- The Washington Times - Thursday, May 26, 2016

The National Security Agency’s phone-snooping program ended six months ago this Saturday, but the government is still holding on to the mountain of data it piled up over the previous five years, worrying civil liberties advocates who say it’s time to start expunging the legally questionable information.

Government officials say they no longer access the information, but the intelligence community’s past behavior has some civil libertarians skeptical of those assurances. And the mere existence of the data, which includes the time, duration and numbers involved in phone calls, worries critics who say there’s no reason for it to be sitting under government control.

The intelligence community, though, says its hands are tied — chiefly by the very same advocates who are demanding that most of the data be expunged.

Some of those groups are helping pursue lawsuits seeking damages from the government’s snooping program, and courts have ordered all of the data to be preserved. That means the NSA can’t purge the information, even though it says it wants to.

“We take seriously the public’s concerns about the government’s retention of bulk telephony metadata collected under the now-terminated bulk metadata program,” said Timothy Barrett, spokesman for the Office of the Director of National Intelligence. “Retention of this data is necessary to comply with preservation obligations in civil litigation challenging that program, including court orders entered in two of those cases.”

The phone records program began under President George W. Bush and was kept in place by President Obama, based on powers claimed under the Patriot Act’s “business records” provision. The NSA demanded that phone companies turn over their records of calls, which were then stored in government databanks for five years.

Analysts queried the data when they had a number they believed associated with terrorism, and could pursue up to three “hops,” meaning they could see check numbers associated with the initial lead, all the numbers associated with that set and then all the numbers associated with the second set.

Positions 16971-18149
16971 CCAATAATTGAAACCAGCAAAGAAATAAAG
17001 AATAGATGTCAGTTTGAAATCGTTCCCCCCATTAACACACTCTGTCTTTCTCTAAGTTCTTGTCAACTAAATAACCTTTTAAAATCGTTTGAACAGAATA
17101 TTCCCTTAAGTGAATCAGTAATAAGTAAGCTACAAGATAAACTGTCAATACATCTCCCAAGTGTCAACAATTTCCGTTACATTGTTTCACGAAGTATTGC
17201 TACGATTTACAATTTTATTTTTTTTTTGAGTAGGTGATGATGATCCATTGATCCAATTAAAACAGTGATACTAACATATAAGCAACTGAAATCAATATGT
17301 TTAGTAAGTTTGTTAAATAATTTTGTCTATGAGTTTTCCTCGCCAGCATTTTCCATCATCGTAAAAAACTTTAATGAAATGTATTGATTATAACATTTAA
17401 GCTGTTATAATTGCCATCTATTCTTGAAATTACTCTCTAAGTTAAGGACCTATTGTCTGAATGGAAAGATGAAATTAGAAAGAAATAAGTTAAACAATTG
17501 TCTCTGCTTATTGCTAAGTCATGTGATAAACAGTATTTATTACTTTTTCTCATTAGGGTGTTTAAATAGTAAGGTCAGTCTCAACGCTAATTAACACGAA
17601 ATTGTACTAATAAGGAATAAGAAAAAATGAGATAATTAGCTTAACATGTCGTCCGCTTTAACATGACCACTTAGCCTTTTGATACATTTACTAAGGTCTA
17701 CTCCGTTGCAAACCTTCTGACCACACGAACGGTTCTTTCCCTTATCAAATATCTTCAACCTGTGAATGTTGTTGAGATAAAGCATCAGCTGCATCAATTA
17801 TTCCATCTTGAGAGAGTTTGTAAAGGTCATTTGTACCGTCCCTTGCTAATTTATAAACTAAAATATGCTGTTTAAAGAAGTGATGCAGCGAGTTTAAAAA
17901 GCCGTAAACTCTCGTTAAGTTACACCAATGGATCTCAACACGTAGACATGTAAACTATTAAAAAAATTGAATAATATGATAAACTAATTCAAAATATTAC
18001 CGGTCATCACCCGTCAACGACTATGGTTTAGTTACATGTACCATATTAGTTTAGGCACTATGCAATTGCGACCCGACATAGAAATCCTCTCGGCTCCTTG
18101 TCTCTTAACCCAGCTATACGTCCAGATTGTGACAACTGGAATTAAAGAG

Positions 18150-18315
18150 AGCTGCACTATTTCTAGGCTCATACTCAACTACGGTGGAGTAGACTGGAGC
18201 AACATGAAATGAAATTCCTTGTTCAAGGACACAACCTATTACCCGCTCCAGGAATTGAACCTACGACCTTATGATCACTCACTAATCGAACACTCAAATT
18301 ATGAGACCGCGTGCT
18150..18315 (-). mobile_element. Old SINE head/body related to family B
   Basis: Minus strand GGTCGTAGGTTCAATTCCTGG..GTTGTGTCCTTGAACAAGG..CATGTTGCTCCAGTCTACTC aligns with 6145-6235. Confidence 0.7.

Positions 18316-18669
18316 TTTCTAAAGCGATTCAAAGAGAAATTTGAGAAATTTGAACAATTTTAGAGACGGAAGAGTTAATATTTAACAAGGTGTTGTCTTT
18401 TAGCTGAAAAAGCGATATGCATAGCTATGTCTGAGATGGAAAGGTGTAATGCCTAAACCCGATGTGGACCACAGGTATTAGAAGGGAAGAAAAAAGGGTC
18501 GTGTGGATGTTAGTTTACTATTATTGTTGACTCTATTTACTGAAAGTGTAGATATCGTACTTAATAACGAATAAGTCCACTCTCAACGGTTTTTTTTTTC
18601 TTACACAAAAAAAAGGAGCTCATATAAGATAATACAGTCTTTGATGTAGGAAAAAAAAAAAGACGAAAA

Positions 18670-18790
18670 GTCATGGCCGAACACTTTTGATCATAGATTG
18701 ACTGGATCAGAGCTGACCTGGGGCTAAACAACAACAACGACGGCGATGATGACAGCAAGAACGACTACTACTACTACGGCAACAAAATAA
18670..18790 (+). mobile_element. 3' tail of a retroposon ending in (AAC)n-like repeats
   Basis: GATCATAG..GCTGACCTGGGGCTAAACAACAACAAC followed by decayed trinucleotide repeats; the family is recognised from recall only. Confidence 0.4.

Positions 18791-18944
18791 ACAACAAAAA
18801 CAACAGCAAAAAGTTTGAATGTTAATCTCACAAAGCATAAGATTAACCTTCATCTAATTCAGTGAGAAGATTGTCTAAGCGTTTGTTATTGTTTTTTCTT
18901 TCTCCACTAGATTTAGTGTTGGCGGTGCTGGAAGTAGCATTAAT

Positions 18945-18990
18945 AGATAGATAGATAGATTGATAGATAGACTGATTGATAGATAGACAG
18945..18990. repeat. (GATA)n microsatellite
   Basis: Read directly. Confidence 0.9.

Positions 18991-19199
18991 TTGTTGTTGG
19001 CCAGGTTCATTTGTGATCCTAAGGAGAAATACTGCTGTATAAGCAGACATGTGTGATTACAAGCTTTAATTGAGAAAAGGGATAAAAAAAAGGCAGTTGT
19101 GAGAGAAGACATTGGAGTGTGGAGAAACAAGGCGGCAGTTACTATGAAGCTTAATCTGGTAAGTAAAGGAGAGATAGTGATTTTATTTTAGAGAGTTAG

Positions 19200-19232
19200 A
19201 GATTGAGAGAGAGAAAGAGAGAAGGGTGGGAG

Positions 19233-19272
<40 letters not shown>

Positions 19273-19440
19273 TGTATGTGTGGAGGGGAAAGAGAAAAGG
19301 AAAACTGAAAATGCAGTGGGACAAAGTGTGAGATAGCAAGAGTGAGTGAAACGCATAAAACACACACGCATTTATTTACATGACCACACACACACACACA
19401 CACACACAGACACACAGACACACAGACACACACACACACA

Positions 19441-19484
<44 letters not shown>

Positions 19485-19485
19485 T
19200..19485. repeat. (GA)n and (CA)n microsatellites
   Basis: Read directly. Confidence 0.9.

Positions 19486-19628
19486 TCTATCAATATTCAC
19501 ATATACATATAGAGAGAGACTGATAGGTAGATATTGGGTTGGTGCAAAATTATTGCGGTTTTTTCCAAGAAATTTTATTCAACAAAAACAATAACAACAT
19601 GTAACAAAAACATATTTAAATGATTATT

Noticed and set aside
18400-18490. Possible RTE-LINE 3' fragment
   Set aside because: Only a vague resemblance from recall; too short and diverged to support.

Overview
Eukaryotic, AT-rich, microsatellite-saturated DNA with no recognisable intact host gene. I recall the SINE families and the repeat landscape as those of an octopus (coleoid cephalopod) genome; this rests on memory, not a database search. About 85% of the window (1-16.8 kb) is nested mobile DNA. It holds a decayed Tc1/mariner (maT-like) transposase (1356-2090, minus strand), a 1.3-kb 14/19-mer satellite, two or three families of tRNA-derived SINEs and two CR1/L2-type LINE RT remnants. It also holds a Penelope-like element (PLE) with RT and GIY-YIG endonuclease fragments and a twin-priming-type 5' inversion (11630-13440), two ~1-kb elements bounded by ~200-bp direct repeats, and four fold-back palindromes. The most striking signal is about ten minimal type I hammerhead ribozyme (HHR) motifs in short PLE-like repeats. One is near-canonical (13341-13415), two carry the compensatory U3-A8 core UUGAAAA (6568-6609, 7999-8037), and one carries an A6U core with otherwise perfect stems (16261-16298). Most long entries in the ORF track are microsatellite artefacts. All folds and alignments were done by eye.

Former government contractor Edward Snowden revealed the program’s existence in 2013, spawning a massive public backlash that forced Congress to curtail the program. Lawmakers passed the USA Freedom Act last year, giving the NSA 180 days to shut down its own database and instead rely on private companies to keep the data, which the government could query under more strict circumstances.

The program expired on Nov. 28, and the government was to dispose of its data.

But the administration got an order from the Foreign Intelligence Surveillance Court allowing it to preserve all of the data, arguing that the government needs it to fight the 10 court cases challenging the defunct program.

The Electronic Frontier Foundation, which is assisting the plaintiffs in several of the key cases, said the government should find a way to get rid of most of the data.

“Talks are continuing about a plan under which the government would destroy the phone records — including those still lingering in its various databases — while ensuring that the courts can still consider our challenge to 14 years of NSA telephone records collection from millions of innocent Americans,” said EFF Civil Liberties Director David Greene.

But government attorneys say it’s impossible to cull the data to just the 10 ongoing cases. Indeed, the attorneys won’t even acknowledge what records they have or which phone carriers they have targeted — creating a legal morass.

The government is not holding on to only the metadata, but it also still has everything it derived from the data — the information it turned up in the “hops” when it investigated suspects’ phone numbers.

Mr. Barrett, the intelligence office spokesman, said they plan to expunge the query data once they are free to get rid of the metadata itself, with “narrow exceptions” laid out in a November order from the secret court.

The court order suggests those exceptions could be broad. The court said the government can retain “information derived from the metadata that has been previously disseminated,” as well as “select query results generated that formed the basis of such disseminations.”

Patrick C. Toomey, a staff attorney at the American Civil Liberties Union, said limits must be imposed.

“The government should purge the call records it collected illegally, including the results of its queries, and should retain only the data necessary to comply with its legal obligations,” he said.

But he said that’s not enough. “The NSA continues to search and store Americans’ private information in vast quantities under other spying programs, all without ever obtaining a warrant,” he said.

Not all of those challenging the NSA want the data expunged.

Larry Klayman, a conservative lawyer who won his case against the NSA in federal district court in Washington, says the data are needed so he can win a massive settlement from the administration.

“We basically want to show what it is that they have control over, and have had access to, to make our claim to damages,” he said.

Mr. Klayman also doesn’t trust the NSA to expunge the data even if it’s ordered to.

“To me it’s irrelevant, any kind of agreement you reach with them,” he said. “I want them to preserve all of it because I know even if they say they’re purging it, they’re not going to.”

He said the only acceptable solution is to have the federal judge in his case, Judge Richard J. Leon, oversee the NSA’s activities going forward.

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